I don’t know if you caught Mark Richt’s comment about the SEC going to a nine-game conference schedule in football, but it seems he’s not a fan of the concept.
“These other schools have nine but they’re not going to have that 10th game that is a team that is BCS-quality or ACC-quality or whatever you want to say,” Richt said. “I wouldn’t be shocked to see that happen. I voted against it because if we have nine, plus Tech and then if we want to do something like Clemson like we did this year, you’re talking about 11 out of 12 games that are pretty stout.”
Richt does acknowledge that if the conference adds two more schools, a nine-game schedule is inevitable. Groo wonders what that all means for the future of the Georgia Tech series.
Is the Tech game untouchable in the world of nine conference games? I’d like to think so, but let’s ask the Aggies and Longhorns. If it came down to it with nine conference games, would you prefer to keep the Tech series so that interesting nonconference games are less frequent, or would you rather drop the series if it meant a larger variety of quality opponents?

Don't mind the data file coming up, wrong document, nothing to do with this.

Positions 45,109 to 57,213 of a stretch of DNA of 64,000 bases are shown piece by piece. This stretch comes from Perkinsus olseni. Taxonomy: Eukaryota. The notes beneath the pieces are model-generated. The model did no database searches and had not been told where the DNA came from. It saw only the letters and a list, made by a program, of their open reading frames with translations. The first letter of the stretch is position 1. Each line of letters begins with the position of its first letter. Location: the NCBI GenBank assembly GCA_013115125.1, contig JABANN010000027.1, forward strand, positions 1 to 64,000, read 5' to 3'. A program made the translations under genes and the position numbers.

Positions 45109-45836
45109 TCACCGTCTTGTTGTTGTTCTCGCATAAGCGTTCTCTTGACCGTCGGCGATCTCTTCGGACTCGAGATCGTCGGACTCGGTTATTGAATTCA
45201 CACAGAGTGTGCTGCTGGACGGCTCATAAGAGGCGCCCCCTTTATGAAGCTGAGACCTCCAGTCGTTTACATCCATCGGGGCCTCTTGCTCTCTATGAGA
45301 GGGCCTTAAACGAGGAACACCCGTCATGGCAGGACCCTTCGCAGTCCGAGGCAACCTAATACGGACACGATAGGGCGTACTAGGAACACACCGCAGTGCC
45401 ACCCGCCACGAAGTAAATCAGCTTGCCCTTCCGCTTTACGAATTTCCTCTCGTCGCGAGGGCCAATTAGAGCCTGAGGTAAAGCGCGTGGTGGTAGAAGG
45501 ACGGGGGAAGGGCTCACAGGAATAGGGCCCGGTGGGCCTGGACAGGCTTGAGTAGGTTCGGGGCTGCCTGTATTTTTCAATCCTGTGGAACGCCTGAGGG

If and when the SEC goes to nine conference games, Georgia would be crazy to drop the series. Let me show you why, in a nutshell.
SERIES RECORDS 2001-2012
- Georgia 11, Georgia Tech 1
- Florida 7, FSU 5
- South Carolina 6, Clemson 6
One of those is definitely not like the others.
Georgia gets the benefit of perception – Tech is a rival game, Tech is a major conference opponent, etc. – without taking on the burden of playing a team that mounts a serious long-term threat. The two worst teams of the Richt era notched wins over Paul Johnson’s two best teams. That’s pwnership, peeps. Why give that up as we move into an era of postseason by selection committee, when the Dawgs’ two biggest division rivals are giving up a head start almost half the time?